Name: Barreleye fish (Macropinna microstoma)
Where it lives: The Bering Sea and North Pacific Ocean, between 2,000 and 2,600 feet (600 and 800 meters) deep
What it eats: Zooplankton and small crustaceans called copepods
Why it's awesome: As their name suggests, barreleye fish have really weird tubular eyes that they can rotate to gaze upward through their transparent foreheads. Although they appear green, the lenses are actually tinted with a yellow pigment that helps these bizarre fish distinguish between sunlight and bioluminescence.
The ocean's twilight zone — the layer of water from 650 to 3,300 feet (200 to 1,000 m) below the surface — receives just enough sunlight for creatures to cast a faint shadow. Their silhouettes are visible to predators lurking below, which is why some deep-sea critters have evolved light-producing organs on their undersides to match the downwelling light. But barreleyes' ocular trick — which works by filtering out sunlight — stops them being fooled by creatures trying to erase their shadows.
This barreleye fish has a transparent head! This fish can actually look up through their own head to see what’s above it. Its tubular eyes help barreleyes both see prey silhouetted against the lighted waters above and what’s in front of them! #FishyFriday pic.twitter.com/JM7bJvZrt8December 17, 2021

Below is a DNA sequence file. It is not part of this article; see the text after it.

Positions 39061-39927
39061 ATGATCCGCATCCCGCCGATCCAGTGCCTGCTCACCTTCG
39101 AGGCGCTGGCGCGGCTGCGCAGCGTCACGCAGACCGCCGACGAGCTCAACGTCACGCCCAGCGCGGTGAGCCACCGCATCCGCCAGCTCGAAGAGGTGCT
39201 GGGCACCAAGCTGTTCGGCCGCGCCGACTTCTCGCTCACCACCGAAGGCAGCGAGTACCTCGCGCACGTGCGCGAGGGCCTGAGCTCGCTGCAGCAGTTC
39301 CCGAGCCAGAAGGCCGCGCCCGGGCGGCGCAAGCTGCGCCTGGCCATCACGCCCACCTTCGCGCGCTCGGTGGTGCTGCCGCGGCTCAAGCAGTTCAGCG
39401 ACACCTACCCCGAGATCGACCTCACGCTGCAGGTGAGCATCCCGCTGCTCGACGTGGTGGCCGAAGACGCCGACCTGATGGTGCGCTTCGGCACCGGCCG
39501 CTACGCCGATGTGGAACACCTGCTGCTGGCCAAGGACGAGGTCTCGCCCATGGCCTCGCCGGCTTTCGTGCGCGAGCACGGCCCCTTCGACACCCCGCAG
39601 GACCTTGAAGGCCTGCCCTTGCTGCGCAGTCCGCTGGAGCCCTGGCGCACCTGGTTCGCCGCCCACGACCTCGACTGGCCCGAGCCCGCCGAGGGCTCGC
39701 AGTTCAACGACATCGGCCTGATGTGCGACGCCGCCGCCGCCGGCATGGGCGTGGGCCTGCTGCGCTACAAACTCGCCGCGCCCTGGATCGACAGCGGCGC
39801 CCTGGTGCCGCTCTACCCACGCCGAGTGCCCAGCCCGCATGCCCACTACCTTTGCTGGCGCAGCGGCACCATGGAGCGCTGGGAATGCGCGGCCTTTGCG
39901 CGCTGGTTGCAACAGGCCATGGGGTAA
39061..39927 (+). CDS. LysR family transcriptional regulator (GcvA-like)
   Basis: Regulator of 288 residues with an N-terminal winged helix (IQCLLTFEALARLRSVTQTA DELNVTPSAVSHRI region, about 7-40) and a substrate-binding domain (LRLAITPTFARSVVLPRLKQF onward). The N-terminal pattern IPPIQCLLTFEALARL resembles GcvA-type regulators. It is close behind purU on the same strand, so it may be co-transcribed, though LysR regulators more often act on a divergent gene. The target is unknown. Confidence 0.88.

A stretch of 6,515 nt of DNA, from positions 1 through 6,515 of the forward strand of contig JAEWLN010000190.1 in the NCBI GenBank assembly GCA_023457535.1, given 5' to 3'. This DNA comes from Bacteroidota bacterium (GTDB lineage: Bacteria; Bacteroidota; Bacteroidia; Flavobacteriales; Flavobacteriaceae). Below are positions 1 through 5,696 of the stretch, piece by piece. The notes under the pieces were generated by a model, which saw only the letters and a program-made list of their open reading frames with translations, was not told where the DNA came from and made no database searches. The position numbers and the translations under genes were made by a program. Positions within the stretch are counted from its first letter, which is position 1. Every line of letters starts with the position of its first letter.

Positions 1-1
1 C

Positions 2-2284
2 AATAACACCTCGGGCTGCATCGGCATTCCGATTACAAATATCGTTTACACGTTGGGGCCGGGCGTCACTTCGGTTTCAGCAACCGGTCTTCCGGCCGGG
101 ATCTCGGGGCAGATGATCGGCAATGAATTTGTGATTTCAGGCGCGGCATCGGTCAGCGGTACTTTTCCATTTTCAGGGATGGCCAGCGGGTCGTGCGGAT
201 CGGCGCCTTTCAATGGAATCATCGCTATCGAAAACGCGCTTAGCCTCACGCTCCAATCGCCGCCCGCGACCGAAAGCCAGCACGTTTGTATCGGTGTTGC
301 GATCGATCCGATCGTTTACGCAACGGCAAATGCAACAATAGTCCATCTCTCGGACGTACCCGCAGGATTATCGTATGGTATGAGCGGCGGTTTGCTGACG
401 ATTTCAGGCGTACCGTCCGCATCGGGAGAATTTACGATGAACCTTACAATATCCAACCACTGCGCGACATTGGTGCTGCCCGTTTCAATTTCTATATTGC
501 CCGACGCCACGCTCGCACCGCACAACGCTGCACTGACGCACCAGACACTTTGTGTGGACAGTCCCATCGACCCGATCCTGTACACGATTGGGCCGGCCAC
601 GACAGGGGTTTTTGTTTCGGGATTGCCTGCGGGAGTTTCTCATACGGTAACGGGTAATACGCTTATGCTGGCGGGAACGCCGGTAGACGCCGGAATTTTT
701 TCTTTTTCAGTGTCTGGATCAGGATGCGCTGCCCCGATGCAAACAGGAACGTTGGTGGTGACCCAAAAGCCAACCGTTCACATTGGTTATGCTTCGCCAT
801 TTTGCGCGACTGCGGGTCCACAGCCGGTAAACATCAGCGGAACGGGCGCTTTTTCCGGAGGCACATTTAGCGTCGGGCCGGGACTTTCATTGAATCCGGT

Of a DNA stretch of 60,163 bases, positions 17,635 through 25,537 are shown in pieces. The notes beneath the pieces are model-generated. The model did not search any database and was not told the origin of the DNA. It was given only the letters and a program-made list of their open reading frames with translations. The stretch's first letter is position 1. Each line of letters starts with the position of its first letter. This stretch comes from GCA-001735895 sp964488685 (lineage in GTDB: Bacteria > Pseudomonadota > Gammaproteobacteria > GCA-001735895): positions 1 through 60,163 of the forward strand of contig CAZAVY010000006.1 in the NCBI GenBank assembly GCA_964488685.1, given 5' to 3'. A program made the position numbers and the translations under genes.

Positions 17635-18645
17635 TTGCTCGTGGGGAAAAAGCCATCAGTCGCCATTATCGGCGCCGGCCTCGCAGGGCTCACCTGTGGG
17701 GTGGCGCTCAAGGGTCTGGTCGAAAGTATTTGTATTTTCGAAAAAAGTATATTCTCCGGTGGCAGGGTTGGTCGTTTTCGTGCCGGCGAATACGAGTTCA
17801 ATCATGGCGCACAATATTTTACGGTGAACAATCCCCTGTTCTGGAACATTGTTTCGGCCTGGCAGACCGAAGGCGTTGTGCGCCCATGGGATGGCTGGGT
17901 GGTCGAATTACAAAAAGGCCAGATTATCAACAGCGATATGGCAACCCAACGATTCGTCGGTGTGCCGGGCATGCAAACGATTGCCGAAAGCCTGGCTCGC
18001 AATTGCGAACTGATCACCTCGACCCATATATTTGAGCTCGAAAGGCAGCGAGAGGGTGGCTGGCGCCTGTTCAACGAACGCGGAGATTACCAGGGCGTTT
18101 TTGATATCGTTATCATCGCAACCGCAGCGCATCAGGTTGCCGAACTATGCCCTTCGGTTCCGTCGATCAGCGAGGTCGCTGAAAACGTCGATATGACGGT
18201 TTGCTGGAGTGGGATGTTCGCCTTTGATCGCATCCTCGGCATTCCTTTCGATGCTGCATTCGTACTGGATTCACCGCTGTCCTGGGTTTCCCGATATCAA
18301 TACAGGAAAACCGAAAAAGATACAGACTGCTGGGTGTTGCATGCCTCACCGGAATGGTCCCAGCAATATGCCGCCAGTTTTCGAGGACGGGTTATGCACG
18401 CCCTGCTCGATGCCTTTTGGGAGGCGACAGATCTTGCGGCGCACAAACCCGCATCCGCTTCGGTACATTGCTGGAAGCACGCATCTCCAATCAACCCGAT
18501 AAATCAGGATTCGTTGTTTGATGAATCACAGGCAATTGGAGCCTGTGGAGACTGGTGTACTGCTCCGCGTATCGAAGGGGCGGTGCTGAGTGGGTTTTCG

Barreleyes hover motionless in the dark until they spot a potential meal passing overhead. They then dart upward to snag it in their mouth and fix their eyes on their prey by rotating them into a forward-looking position.
In 2021, scientists captured footage of one of these rarely seen, deep-sea weirdos in the Monterey Canyon, off the coast of California. They speculated that barreleye fish help themselves to a buffet of crustaceans and larvae that get caught in the tentacles of siphonophores — jellyfish-like organisms that form strings up to 130 feet (40 m) long, according to the Monterey Bay Aquarium.
Barreleyes' transparent helmets may protect them from stinging cells on these tentacles — but this, as well as many other aspects of these creatures' lives, remains uncertain.
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Sascha is a U.K.-based trainee staff writer at Live Science. She holds a bachelor’s degree in biology from the University of Southampton in England and a master’s degree in science communication from Imperial College London. Her work has appeared in The Guardian and the health website Zoe. Besides writing, she enjoys playing tennis, bread-making and browsing second-hand shops for hidden gems.